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Discussion in 'MacRumors.com News Discussion' started by MacRumors, Jul 18, 2018.
Sure thing baby.
Put that on your LinkedIn or something...
That’s not apples fault
No but (without wishing to put words in @trifid's mouth that he may not have intended) the implication there is that it's still a useful machine so perhaps obsoleting it is premature.
Unfortunately I think in this case it's no so much the CPU, but the GPU that has motivated Apple to obsolete. They are focused on Metal everywhere.
And remains superior to the modern ultra thin USB-C handicapped models.
My kids still use their 2012 MBP, 2013 Air. Wife still has her 2011 iMac.
Materially what does it mean to me when they become flagged as obsolete? Very little... If they fail catastrophically and irreparably they will be replaced, most would be in the 7+ year age category.
Do they look modern? Yes (unless placed directly against their new equivalents... at which point you realise they miss taskbars, are fatter/thicker, battery life has degraded etc.)
Do they perform? Yes but with constraints, they have less memory, less cpu grunt, less disk space. They meet the original expectations but cant not the modern (The iMac really suffers with rendering a lot of websites now.. their content really is quite obscene in quantity at times).
I find it incredible that people tolerate using old technology. 2012 is ancient in technology terms.
You should be upgrading every three years maximum, which not by coincidence is the maximum length of an AppleCare warranty.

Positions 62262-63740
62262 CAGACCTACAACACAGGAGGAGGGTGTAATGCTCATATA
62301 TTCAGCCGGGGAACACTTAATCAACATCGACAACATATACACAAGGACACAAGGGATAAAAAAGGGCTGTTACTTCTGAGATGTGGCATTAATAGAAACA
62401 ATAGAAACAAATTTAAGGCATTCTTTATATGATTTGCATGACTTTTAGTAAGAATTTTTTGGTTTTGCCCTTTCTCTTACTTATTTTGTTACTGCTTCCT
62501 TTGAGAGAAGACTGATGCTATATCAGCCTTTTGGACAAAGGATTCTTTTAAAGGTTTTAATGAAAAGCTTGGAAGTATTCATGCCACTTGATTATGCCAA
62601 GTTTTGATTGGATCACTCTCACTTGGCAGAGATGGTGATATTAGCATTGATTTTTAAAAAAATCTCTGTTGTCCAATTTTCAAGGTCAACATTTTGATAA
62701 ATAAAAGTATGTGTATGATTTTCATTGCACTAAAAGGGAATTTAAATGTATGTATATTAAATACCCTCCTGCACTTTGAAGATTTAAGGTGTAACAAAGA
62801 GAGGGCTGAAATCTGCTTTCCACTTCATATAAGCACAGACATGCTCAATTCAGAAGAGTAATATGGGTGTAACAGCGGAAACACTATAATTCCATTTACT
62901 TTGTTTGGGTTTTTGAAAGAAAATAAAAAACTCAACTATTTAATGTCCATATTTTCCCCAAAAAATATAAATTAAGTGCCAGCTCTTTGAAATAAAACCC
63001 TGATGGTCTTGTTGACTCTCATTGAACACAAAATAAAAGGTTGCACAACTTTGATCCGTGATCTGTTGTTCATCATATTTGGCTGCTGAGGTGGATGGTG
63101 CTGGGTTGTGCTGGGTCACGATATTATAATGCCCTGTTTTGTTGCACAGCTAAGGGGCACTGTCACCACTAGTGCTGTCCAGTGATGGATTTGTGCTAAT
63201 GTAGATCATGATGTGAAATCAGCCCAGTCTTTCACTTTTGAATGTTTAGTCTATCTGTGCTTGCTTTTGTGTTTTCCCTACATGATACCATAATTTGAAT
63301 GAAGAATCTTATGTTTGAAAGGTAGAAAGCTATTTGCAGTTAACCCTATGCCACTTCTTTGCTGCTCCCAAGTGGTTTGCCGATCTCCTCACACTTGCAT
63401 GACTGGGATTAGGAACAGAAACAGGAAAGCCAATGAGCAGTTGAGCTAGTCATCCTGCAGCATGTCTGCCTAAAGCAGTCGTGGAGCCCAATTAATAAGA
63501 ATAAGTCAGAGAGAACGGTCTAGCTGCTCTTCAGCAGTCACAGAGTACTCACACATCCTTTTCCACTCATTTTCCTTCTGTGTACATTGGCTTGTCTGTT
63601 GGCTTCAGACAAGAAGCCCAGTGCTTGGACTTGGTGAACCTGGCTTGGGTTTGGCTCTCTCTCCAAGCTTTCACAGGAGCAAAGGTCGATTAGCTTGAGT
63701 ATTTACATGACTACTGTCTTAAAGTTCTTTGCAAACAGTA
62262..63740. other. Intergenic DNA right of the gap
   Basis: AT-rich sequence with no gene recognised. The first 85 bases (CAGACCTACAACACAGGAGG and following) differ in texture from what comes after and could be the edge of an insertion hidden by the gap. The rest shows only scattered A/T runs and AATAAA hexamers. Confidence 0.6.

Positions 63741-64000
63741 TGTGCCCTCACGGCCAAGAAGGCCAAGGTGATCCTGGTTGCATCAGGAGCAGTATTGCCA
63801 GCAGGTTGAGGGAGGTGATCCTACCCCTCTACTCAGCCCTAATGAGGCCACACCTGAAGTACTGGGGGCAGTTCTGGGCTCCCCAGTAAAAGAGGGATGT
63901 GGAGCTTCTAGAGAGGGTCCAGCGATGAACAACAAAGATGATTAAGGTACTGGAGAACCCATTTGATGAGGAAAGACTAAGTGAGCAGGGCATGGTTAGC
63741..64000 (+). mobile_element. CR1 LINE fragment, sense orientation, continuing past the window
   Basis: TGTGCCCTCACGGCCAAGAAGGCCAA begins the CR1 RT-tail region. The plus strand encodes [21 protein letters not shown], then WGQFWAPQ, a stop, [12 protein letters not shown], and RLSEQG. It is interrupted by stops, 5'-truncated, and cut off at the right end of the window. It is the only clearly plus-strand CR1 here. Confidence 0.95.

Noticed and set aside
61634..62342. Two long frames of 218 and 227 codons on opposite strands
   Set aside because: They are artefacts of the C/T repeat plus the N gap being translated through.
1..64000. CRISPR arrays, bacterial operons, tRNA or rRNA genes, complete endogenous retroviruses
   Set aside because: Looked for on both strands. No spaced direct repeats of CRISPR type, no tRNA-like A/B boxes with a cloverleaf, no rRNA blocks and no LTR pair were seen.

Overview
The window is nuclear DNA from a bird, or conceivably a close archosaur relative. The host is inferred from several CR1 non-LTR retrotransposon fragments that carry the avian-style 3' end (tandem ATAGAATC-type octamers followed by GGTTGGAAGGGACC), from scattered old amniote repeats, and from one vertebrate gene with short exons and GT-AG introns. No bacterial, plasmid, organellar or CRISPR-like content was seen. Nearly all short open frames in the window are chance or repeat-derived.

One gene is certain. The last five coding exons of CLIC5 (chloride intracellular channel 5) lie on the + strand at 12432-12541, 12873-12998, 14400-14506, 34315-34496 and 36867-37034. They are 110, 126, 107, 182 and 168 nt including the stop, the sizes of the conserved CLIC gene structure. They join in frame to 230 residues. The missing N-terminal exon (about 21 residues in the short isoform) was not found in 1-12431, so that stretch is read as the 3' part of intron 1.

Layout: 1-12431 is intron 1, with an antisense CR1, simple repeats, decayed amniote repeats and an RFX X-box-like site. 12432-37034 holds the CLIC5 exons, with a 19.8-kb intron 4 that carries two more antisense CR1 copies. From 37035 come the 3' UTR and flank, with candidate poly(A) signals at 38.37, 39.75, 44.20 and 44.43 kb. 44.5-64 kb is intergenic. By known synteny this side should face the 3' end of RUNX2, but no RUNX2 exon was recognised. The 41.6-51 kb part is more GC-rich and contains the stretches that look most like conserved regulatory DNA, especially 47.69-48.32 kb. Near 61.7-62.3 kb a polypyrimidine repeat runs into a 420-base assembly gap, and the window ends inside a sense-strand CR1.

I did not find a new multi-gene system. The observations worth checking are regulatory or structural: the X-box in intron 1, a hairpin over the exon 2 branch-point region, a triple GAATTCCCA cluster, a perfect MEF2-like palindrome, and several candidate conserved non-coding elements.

I would agree if I lived in the USA, where even expensive devices are relatively inexpensive compared to the rest of the world. I don't plan upgrading my early-2013 retina Macbook Pro before 2020. Cheaper consumer electronics, like an iPhone, I would tolerate upgrading every three years.
That's a fair point. I lived and worked in a part of South America for several years and the costs of imported electronics were incredible to me with the import taxes charged. Pretty much everything was far, far more expensive than the US and Europe - and certainly out of reach for most local people. Even if they were priced at US/European prices it would be very difficult for alot, but when these items cost 50% more it was completely impossible.
I would have agreed with you 10 years ago. Performance increases are minor now. At my office we run PCs 5 years plus with few issues. Three years is short now, especially at $2300 starting for a 15”.
Indeed that was my intent. And I agree there have been much greater advances in GPU than CPU, so there is definitely an advantage of newer machines having far better GPUs. But regarding Metal, I don't think that's the reason that motivated Apple to obsolete it, because it will get Mohave support unlike others, so there's gotta be something else going on.
Didn't realize they got official Mojave support. I agree then, it's strange to support it in the OS but "obsolete" the hardware in the same year.
It depends if the machine still serves its purpose, and excels at it compared to newer models. I'm running a MacBook Pro (17-inch Mid 2009) and MacBook Pro (15-inch Mid 2012 Classic) still because the 17" is unmatched for watching movies with its screen and 4-speaker sound, and the 15" is powerful, durable and easily serviceable.
Both machines were worked on extensively in the last year. New Top Case w/ Keyboard, Trackpad, SSD, Memory and Battery in the 2012, and a replacement battery, SSD, Memory and components on the Logic Board (circuit rework to correct a power issue) in the 2009. Sounds expensive, but since the Top Case and Trackpad was covered under warranty, the batteries, '09 SSD and RAM were scrap machine salvaged but otherwise barely used (<50 cycles), and I performed the board repairs myself, the overall cost for new components came out to somewhere around the $400 mark including tools.